According to the Volpino Club of America, Volpino means “Little Fox,” but the breed has also been called “Cane de Quairinale” the Florentine Spitz, and the Italian Spitz. That’s cool. Many breeds have had multiple names over the years, and are known by different names in different countries (the Volpino’s Greek name is “Melitan”). As we looked a little deeper into the name, however, we found that in Italy, the Keeshond has also been called “Volpino,” as well as “Lupino.” Since “lupo” means wolf in Italian, some sources think “Volpino” might be an old word for wolfdog or spitz.
The Volpino club points out that Italian experts on their breed believe some descendants of an original spitz dog migrated south to Italy to evolve into the Volpino Italiano, while other dogs went north to Germany to become the German Spitz. Another source concurs by writing that three of the primary descendents of those spitz dogs included the German Spitz, the Dutch Keeshond, and the Volpino Italiano.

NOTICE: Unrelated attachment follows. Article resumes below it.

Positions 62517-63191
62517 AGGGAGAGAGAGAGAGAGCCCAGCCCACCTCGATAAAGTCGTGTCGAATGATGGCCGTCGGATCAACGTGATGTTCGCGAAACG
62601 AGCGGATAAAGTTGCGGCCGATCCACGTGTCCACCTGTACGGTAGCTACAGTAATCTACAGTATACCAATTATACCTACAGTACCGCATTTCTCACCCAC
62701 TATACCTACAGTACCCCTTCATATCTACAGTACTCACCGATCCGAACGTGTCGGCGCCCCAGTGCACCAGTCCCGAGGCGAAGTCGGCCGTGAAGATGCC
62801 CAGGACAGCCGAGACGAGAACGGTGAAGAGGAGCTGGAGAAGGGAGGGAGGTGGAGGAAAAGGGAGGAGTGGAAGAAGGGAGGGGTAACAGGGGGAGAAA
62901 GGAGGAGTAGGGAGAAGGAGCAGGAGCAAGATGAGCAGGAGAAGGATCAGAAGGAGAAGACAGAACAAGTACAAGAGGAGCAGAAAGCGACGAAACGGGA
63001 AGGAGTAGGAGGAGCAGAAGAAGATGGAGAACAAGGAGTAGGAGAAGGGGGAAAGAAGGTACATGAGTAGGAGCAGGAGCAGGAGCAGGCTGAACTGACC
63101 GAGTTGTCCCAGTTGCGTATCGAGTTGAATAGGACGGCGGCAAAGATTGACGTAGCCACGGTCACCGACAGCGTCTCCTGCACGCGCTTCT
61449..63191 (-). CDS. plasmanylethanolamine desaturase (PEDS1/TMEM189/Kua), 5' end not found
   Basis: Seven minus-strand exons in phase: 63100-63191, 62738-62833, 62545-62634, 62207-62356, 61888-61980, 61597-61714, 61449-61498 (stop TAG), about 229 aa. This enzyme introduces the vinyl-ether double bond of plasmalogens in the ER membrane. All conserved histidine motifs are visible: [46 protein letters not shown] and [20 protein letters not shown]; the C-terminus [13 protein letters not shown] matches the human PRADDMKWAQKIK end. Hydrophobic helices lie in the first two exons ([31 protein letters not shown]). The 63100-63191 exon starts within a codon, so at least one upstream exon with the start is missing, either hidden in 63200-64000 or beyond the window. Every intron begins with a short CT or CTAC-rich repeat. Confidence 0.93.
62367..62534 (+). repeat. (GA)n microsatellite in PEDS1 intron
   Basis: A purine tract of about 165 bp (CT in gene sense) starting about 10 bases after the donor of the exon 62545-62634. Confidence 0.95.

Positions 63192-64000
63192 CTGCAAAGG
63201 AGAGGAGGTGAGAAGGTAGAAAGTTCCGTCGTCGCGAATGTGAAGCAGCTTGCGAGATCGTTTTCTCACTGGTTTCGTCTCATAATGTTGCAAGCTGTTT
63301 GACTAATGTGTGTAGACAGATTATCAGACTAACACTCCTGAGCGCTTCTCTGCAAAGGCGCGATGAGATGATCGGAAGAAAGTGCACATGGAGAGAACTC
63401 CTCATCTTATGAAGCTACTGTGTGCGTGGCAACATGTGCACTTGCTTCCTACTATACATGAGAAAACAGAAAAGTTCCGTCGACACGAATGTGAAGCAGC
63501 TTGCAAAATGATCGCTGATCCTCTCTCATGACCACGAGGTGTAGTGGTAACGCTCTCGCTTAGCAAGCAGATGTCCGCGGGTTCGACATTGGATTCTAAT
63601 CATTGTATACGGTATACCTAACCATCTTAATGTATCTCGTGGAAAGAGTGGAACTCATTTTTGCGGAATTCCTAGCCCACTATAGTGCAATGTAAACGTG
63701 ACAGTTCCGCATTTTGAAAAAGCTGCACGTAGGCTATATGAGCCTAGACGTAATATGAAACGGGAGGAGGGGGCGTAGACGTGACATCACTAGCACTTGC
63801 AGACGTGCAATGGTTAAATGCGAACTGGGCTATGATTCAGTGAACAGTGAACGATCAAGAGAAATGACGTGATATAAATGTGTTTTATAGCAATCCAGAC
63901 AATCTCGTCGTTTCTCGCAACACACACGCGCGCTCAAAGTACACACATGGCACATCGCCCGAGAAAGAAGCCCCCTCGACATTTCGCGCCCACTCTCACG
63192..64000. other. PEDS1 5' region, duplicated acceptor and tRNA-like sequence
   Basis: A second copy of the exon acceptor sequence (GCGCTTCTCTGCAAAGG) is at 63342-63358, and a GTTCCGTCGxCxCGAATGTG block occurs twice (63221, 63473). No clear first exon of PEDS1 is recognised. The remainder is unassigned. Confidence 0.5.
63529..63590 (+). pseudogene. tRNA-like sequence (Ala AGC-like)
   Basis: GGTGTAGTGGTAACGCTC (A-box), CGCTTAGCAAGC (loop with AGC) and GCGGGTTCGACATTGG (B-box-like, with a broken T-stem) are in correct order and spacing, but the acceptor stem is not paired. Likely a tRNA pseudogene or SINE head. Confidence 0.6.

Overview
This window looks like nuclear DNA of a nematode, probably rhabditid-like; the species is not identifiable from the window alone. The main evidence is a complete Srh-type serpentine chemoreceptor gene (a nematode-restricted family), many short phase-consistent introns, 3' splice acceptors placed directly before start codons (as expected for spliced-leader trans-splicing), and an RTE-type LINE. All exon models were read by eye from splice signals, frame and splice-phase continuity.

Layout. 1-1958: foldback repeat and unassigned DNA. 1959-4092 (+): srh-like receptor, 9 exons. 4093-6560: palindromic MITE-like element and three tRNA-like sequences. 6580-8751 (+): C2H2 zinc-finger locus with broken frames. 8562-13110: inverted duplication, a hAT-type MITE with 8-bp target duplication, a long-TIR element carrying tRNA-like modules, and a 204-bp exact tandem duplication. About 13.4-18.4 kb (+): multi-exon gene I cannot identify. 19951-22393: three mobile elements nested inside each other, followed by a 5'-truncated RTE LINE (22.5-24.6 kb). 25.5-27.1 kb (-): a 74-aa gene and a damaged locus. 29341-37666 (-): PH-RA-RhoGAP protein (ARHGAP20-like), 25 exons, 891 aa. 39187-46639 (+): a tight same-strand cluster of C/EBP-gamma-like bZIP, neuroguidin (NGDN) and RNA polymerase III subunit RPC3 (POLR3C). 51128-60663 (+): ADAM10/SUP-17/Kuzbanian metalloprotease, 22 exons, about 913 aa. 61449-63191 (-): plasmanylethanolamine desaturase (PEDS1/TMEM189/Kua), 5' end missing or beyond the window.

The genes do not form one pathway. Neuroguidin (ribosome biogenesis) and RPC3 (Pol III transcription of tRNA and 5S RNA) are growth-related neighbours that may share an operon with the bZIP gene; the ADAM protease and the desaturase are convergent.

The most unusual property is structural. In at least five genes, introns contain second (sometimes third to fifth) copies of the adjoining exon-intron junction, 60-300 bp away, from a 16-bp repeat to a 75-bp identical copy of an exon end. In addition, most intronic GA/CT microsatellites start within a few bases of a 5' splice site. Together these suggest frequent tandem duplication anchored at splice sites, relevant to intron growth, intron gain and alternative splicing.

Interestingly, some Keeshond experts also believe the Keeshond to be related to the family of northern spitz dogs that moved into Germany during the Pommern war. In fact, the Keeshonod was originally called the Wolfspitz before its name was changed to Keeshond in 1926 in England where it had been known as the Dutch Barge Dog.
Go back far enough, and the Volpino Italino and Keeshond may share ancestry.